Have some places been opened up to foreigners?
Yes.
I am buying right next to the Emporium Shopping Mall.
Brand new development.
All the new developments around Asoke are open to foreigners.
There goes the neighbourhood. :o

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Post by tooktheredpill » Mon, 14 Apr 2008 10:52 pm

thx 4 sharing! =)
was reading everywhere that it was a manufactured boom and thats another backer. Maybe with more buildings going up it will bring the $$s back down to earth.
Can anyone suggest another Asian country that a foreigner can buy property in? Heard Malaysia was opening this up but only to retirees.

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Post by timo_in_singapore » Mon, 14 Apr 2008 10:58 pm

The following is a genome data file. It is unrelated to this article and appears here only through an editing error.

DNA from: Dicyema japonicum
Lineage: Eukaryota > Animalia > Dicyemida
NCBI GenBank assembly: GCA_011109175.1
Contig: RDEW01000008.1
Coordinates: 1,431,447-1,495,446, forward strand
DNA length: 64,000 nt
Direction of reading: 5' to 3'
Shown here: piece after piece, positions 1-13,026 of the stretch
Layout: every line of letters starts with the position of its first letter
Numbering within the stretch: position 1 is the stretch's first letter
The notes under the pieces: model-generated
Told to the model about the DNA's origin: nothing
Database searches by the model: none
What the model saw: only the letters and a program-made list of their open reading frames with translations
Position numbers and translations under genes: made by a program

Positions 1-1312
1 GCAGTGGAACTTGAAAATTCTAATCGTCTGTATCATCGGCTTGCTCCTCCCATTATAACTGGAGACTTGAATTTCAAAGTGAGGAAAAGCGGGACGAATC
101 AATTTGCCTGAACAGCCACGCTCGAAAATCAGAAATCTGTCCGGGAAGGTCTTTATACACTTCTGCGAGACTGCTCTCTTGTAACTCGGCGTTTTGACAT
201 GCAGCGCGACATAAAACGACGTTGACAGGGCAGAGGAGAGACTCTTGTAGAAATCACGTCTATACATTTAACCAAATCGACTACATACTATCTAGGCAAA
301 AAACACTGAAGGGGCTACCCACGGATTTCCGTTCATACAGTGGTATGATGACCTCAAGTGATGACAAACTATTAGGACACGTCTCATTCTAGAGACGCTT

Whilst I generally agree, it's probably worth throwing in a few caveats.

1) Doesn't the Govt publish online (via SLA? URL not to hand) all the land/condo transactions for each quarter? I seem to remember that all rental transactions between private landlords and tenants are published on the same site.

2) Don't expect the Landlord to be a panicked seller and thus agree to lower rent because of what is happening in the global markets. Culturally, it is unacceptable to be seen lose face, and while uneconomic many landlords will accept the condo will be empty for a number of months rather than agree to a lower than expected rent. If they bought the place from spec in 2005 at 500psf and it's now trading at 1500psf, it still has some way to go before it is out of the money.

Most people I hear forecasting a imminent collapse of the SG property market are usually in the firing line for an upcoming rent hike so are naturally biased (of course.. this works both ways). If you are getting priced out of a lux condo, just accept it and rent an HDB .. unfortunately, the market is always capable of staying irrational for a lot longer than you can remain liquid!